She told the NY Times today: "That's what I felt. I am who I am. I'm emotional. A lot of people like it, a lot of people don't. I didn't do it in a game, and I recovered."
A debate ensued regarding the circumstances in which it's OK for an announcer to cry. It was about 70/30 in favor of "never." The consensus was that when a player dies, all bets are off. (This exact scenario happened a year ago tomorrow, with Cory Lidle's plane crash. The Yankees were already out of the playoffs by this time, so there wasn't a chance to gauge how Waldman or any other Yankee broadcaster handled the situation in a game or reporting situation.) Three game-related examples cited were Joe Buck crying following the sudden death of Darryl Kile, and after his father, the Hall of Fame announcer Jack Buck, died; and producers waiting until after the game to tell Vin Scully that Don Drysdale had died. Given the 35-year friendship of the two men and that Scully was there for Drysdale's entire playing and broadcasting career, a catharsis would have been understood. Scanning through the comments, I was fine with many of the responses until a few members of their intelligentsia started generalizing Yankee fans as "deluded" and went into full-on hate mode.
Listening to the Waldman exchange again, I've concluded that her histrionics in the booth when Clemens announced his return to the Yankees were much more of a credibility killer.
• Anyone else see or read our fellow Banterer Emma Span blogging for Newsday? Great stuff, and kudos to Newsday for adding her work to their solid coverage.
TBS'S GAME COVERAGE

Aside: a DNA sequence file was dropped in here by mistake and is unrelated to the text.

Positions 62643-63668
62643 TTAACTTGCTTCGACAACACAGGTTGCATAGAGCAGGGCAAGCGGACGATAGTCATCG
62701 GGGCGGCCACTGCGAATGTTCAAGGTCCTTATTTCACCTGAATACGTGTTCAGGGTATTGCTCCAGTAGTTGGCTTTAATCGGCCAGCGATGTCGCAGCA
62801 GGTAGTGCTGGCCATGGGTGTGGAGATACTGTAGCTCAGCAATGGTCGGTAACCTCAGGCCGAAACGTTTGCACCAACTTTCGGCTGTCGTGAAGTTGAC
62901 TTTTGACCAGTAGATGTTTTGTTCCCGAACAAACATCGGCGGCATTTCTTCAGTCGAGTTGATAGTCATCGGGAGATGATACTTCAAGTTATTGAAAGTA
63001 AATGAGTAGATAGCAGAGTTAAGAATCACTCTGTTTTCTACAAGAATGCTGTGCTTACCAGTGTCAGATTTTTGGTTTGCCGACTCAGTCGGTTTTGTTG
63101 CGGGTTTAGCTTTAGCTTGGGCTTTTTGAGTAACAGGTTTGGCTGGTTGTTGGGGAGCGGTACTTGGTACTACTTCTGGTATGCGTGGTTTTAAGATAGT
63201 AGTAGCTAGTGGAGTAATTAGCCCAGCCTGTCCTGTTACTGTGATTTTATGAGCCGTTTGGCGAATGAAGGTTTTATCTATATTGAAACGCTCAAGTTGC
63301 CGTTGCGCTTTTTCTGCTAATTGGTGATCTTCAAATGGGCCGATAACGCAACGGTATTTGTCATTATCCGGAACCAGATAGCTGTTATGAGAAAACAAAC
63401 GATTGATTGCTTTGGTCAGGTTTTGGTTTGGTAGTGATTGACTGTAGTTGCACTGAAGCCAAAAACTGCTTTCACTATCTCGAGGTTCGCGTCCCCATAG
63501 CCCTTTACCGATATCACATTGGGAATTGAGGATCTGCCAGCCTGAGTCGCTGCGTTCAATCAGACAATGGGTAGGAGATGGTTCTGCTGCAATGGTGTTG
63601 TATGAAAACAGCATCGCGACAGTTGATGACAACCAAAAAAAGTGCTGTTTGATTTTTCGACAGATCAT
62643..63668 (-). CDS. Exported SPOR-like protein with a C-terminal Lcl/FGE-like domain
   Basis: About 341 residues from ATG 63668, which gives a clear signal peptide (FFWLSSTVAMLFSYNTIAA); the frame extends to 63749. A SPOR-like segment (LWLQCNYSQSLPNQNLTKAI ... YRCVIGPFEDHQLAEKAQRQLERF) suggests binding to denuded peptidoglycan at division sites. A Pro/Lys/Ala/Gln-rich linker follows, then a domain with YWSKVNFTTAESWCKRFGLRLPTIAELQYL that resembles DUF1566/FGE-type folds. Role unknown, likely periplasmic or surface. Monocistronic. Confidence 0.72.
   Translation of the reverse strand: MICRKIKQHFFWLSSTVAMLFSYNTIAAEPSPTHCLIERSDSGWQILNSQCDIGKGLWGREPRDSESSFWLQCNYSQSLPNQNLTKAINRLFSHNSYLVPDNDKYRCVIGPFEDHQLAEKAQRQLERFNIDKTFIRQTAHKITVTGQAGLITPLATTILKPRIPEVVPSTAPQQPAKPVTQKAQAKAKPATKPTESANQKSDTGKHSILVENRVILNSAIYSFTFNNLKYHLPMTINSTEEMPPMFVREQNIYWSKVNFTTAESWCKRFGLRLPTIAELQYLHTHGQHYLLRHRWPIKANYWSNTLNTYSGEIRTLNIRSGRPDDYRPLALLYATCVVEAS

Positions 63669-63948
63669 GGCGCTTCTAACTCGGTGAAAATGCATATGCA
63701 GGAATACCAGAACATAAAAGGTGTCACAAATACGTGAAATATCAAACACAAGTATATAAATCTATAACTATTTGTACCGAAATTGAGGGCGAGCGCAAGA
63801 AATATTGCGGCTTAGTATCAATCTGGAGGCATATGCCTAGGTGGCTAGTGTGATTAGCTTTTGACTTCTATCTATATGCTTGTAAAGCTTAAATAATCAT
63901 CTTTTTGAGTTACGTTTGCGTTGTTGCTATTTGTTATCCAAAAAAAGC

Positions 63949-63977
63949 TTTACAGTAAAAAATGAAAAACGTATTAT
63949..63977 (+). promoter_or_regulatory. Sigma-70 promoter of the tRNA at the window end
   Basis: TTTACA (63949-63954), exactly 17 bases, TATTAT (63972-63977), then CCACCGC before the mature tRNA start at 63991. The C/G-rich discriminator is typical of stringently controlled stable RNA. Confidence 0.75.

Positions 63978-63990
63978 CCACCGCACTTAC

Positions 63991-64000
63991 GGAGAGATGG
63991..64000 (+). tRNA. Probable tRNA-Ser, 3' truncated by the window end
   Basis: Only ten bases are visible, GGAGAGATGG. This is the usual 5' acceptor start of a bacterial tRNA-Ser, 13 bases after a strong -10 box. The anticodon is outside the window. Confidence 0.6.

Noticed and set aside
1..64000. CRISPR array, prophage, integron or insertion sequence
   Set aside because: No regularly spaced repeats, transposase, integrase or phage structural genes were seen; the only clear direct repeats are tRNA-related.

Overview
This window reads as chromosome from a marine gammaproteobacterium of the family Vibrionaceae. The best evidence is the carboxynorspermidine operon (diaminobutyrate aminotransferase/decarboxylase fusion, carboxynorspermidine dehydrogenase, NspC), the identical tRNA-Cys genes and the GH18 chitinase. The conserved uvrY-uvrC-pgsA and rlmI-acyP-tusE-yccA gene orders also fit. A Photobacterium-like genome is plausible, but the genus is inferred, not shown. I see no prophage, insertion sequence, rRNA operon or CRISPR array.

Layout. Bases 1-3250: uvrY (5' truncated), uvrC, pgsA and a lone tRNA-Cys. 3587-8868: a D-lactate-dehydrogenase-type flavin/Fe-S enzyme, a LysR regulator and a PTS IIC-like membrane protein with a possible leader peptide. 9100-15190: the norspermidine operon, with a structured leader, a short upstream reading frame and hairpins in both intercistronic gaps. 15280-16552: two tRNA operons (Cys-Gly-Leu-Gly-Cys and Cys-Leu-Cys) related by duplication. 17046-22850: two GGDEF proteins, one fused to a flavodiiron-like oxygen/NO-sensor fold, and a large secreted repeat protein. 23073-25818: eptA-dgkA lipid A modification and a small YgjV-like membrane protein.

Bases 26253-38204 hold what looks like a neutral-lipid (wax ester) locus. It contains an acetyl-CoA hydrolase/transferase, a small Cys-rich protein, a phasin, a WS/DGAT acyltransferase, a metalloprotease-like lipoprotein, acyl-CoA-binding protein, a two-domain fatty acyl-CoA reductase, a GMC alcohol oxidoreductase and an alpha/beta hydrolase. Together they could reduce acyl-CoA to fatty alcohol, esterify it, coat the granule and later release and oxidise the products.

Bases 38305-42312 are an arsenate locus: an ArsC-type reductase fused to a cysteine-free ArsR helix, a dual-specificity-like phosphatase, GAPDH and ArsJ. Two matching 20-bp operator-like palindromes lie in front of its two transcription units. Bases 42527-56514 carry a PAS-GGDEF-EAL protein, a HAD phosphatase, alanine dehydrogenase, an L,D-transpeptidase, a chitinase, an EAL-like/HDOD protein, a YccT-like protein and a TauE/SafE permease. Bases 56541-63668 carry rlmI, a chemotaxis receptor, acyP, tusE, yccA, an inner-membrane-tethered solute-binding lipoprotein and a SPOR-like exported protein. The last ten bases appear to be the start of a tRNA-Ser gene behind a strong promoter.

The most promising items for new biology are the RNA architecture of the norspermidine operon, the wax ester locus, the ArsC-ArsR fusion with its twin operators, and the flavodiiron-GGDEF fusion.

• Save for Richard Sandomir's take in yesterday's NY Times, where Chip Caray was rightfully skewered for making critical fact errors and not called to task, the reviews for the TBS in-game team were pretty good, while the studio group left a little to be desired. For the purposes of this entry, the TBS studio team of Ernie Johnson, Frank Thomas and Cal Ripken is irrelevant; they add little to the broadcast when called upon. The team of Chip Caray, Bob Brenly and Tony Gwynn has been the best of the four teams calling the Division Series, largely because of Brenly and Gwynn. Their analysis has been fair, and they've raised points outside the obvious. I could watch Gwynn break down slo-mo replays of hitting for hours. And Brenly, with experience as a major league catcher, broadcaster, and World Series-winning manager, has a sense of when he's said enough. Rarely have I heard him repeat an issue to the point of sounding the dead horse alert. Caray, on the other hand, has wavered from "OK" to "mute-worthy" as a play-by-play man. Where he's succeeded in setting up Brenly and Gwynn and engaging discussion between the analysts, he's gone overboard in creating drama when it's not warranted. On three different occasions in the first three innings of Game 3 — each time when the leadoff man reached base — he said, "Here come the Yankees." Twice, the next batter grounded into a double play. In the third inning, after the Yankees did get on the scoreboard, Jeter bounced into an inning-ending double play. Also, in Game 3 — maybe it was because Roger Clemens was on the mound? — every hard-hit ball was a "rocket." In Game 4, before his first at-bat, Caray called Matsui "red-hot." Getting on base four times in one game — two by walk — after going 0-for the series does not merit being "red-hot." … I've seen Caray do some solid booth work calling playoff games for FOX in the past. I think he's better than what he showed. Maybe he isn't.